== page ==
.
Isn't that what we ideally desire for most of our domestic and/or companion animals?
.
Yesterday, I spent good part of the afternoon simply observing human/animal connection and bond.
.
I saw it in the happy faces of city dogs walking on leash beside their caregivers.  I saw it in the faces of "wild" geese making preliminary connection with humans and learning to trust. And I saw it in the faces of relaxed horses either walking (or in two cases, actually trotting!) slowly through familiar route in Central Park as humans softly murmured in the carriages behind them.
.
But, perhaps I saw the human/animal bond most of all in a horse named, "Prince" and his owner/driver, Tony.  Yes, Prince is a wee bit "spoiled" and has truly lived up to his name in more ways than one.  Though 17-years-old, Prince has the confident spirit of a youngster and the sheer "chutzpah" to let any human know what he wants and when he wants it. (Prince will nudge his head into your chest in demand for treat!) 
.
When remarking to Tony how youthful and vibrant Prince appears, the caregiver responded with a chuckle, "Well, he gets his Glucosamine and supplements every day. I want to keep him that way!"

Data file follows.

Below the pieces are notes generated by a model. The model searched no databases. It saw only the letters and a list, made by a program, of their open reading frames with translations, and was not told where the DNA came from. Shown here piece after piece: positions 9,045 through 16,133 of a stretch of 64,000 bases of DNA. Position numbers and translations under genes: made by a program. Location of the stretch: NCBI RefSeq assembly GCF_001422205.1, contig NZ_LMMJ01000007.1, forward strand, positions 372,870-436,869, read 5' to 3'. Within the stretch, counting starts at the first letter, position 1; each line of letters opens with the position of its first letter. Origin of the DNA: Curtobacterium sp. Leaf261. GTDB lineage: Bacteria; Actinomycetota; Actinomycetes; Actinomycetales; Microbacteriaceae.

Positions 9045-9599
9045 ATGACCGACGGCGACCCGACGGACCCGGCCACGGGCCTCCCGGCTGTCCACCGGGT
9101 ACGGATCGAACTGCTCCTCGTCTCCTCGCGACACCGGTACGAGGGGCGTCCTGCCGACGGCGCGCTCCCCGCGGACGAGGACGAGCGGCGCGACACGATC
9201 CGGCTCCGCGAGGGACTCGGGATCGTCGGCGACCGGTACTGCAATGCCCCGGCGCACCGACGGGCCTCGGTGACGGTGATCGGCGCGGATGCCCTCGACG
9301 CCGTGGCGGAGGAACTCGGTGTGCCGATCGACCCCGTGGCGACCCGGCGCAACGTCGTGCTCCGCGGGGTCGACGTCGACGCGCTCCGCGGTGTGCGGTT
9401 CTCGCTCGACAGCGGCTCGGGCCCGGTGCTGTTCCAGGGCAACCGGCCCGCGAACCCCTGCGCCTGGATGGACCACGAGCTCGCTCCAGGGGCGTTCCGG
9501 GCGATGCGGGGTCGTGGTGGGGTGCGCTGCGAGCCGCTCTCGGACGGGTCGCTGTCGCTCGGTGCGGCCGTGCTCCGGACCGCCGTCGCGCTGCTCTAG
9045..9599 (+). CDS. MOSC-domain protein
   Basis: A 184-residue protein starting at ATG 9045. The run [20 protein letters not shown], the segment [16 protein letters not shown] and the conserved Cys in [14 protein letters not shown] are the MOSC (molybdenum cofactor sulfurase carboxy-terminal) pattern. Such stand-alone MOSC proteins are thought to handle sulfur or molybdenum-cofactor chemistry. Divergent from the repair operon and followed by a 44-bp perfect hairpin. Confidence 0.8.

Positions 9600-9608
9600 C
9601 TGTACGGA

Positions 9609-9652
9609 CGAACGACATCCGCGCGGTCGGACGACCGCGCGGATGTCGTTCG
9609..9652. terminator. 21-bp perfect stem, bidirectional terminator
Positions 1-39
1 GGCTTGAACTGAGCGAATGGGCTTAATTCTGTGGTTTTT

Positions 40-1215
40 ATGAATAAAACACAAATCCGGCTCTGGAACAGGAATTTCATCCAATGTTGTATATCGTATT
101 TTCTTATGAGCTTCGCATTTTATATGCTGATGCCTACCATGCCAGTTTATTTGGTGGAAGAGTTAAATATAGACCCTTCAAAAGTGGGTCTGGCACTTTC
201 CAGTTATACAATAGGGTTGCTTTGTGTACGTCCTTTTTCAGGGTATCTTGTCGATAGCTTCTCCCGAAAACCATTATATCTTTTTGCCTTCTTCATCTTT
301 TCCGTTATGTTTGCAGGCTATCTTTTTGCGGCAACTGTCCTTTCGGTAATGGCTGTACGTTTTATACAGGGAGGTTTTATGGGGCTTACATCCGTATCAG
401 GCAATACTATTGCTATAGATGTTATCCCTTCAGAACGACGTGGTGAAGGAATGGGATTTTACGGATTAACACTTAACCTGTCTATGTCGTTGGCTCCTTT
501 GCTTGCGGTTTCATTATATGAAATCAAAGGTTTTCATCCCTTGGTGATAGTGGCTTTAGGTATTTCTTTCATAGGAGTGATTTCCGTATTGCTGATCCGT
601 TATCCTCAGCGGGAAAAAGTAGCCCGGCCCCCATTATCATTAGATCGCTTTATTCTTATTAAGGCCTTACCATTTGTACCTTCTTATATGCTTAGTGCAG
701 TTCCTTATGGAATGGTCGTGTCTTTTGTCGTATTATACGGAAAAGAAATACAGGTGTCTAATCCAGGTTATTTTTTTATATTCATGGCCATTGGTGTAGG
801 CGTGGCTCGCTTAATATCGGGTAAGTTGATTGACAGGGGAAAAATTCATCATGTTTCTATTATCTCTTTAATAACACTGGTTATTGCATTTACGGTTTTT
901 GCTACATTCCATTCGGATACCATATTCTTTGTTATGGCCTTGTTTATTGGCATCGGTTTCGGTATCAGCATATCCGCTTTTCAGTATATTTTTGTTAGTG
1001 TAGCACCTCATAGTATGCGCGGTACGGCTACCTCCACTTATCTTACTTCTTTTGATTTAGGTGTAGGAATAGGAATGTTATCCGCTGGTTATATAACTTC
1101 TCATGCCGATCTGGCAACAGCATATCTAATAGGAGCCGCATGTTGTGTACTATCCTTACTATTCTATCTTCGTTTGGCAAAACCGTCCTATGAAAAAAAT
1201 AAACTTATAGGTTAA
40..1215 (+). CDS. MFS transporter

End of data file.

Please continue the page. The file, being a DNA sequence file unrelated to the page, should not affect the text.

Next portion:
.
Ah, the human/animal connection and bond. Though there have been many grievous and unfortunate stumbles along the way, when finally accomplished right, it is sheer magic and joy to behold. -- PCA
.
.
.
                                                 ***********
'

2 comments:

portwashguy said...

Patty Thanks for another great blog post. I wish more people could look past a rigid philosophy to see the actual facts on the ground - in this case that there is a wonderful bond between the carriage horses and their drivers and other people and that they are not abused. In so many areas of our daily lives, we are blinded from seeing the truth because we have a rigid set of beliefs and philosophies.

PCA said...

Thank you so much. I very much appreciate such kind and thoughtful post.

You are so correct about people getting locked into rigid position where truth and whole picture gets lost.

No one benefits from these situations of labeling and name-calling, least of all, the animals.

Hoping reason can ultimately prevail, but its hard to say that will actually happen. We seem to live in a world of such polarization these days. One is either on one side or the other. Anyone in the middle is perceived as "enemy" by both sides/extremes.